Daughter of master of horror, Dario Argento, Asia has grown up living on movie sets around the world. The past few years have been quite tumultuous. She left Rome for Hollywood in search for an artistic acceptance that she felt she didn’t have in Italy feeling the weight of her father’s brilliance overpowering her own work. Her debut film as a director Scarlet Diva was loosely based on autobiographical events sketching one of her darkest moments in her life. For her second project she decided to bring to the screen J.T. Leroy’s novel, The Heart is Deceitful Above All Things. Presented at Cannes in 2004, the film promised extraordinary performances from Peter O’Toole, Winona Ryder, Ornella Muti, Michael Pitt, Marilyn Manson, and Asia herself. The film, dealing with child abuse and sexual violence was censored and only select theatres chose to show it.
In January of 2006, a New York Times article openly attacked author JT Leroy declaring him and his writing a literary hoax. This accuse, of course put Asia in the spotlight, as everyone wanted to know whether she knew all along that JT was a farce but insisted on labeling her project as a biographical film to gain media attention. Disillusioned by Hollywood and the American press, she left her house in Venice Beach spending her time in between movie sets in France (for Sofia Coppola’s Marie Antoinette) and Romania (for Tony Gatlif’s Transylvania) and doing various DJ sets throughout clubs in Europe.
Apart from film, music seems to be another area where you can express yourself, as you’ve directed videos for Bluvertigo, Marilyn Manson, and Le Royal as well as having done a duet with Brian Molko for Trash Palace, the famous Serge Gainsbourg and Jane Birkin song, Jé T’aime Moi Non Plus. Recently you’ve begun a project with your partner Morgan, a duo band called 23 A.M. What can people expect from this?
“We’ve recorded some songs where we sing together in English. The style is very electronic music from the ‘80’s on the wavelength of Depeche Mode, to more modern sounds like the Deftones. We’ve only recorded about seven songs, we should come out with an album next year.”
Many people are curious to know whether you knew about JT’s true identity for a very long time but played along with his story to make your film appear more credible.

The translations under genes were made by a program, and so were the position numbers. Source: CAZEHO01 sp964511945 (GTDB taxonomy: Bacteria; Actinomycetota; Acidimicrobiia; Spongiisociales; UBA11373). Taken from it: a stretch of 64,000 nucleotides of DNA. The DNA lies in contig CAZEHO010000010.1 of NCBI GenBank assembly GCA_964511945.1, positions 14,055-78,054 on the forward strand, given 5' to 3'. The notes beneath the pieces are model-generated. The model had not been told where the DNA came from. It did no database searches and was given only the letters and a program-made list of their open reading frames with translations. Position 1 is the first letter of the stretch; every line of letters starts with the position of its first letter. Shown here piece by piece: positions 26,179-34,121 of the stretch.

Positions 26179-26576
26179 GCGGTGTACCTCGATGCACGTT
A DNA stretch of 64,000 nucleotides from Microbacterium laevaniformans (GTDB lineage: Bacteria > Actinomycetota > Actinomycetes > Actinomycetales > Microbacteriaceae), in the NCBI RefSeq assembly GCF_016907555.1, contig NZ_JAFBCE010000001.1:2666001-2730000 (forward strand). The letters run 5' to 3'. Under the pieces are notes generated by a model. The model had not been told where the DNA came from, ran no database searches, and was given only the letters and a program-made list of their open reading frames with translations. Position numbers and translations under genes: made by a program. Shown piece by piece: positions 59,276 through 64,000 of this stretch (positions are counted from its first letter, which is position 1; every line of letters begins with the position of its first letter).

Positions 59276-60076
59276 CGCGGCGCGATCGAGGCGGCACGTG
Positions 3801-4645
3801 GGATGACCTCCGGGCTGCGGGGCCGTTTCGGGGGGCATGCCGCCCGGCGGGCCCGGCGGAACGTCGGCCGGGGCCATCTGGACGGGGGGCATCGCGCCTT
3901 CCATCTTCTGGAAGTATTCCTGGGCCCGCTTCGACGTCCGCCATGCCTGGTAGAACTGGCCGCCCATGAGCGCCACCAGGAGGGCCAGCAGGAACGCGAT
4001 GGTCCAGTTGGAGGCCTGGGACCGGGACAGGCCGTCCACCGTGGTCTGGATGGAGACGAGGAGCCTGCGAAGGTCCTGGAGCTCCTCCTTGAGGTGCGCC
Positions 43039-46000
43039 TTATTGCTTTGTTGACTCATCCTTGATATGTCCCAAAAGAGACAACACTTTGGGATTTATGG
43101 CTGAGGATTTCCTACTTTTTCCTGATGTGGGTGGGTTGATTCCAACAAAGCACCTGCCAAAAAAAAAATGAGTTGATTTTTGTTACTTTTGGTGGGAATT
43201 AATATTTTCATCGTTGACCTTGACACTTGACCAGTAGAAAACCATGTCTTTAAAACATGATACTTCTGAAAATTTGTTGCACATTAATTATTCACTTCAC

“I had a few doubts about him being a real man, but when I questioned his breasts I was told that he was taking female hormones. I’ll never truly know all the real truth behind his identity but that doesn’t make the book less brilliant. I don’t think that finding out that JT is a literary hoax took away from my film’s credibility because I used a lot of true feelings that I had felt in the past to best portray the role of Sarah. So in a way, my film is more credible than his book.”
Lately it seems like you and your partner Morgan are doing a lot of things together, not only have you started a band together but he acts opposite you in Transylvania as your lover who leaves you behind. How did that come to be?
“It kind of happened by accident. Before filming began, Tony organized a reunion with the whole cast. He wanted us to listen to the songs he had selected as the soundtrack for the film so that we could further understand the film’s atmosphere. That day Morgan was in Paris with Anna who had gone to Eurodisney that day and joined us that night. Knowing that he was a musician, Tony asked Morgan to play the piano and after playing he was done, he and the casting director exclaimed, ‘He’s Milan.’”
It appears that you missed out on Cannes this year because you were ill?
“I almost died. I had an infection in my uterus which got worse because the doctors didn’t know what I had. In the end, I had to do an emergency operation. The doctor later told me that if I would’ve waited any further I could’ve died.”
You’re known for improvising in films and not being able to stick to a set script. Do many directors appreciate that about you or are they angry when you deviate from the script?
“I feel the natural necessity to improvise. In order for me to feel that a film is really mine and that I’m really that character, I must be able to improvise. Be it a statement or an action. It’s up to the director later to either cut it the scene or keep it afterwards. Some directors may not appreciate improvising but most of the ones that I’ve worked with have understood my need for it and have let me get away with it or more than one occasion.”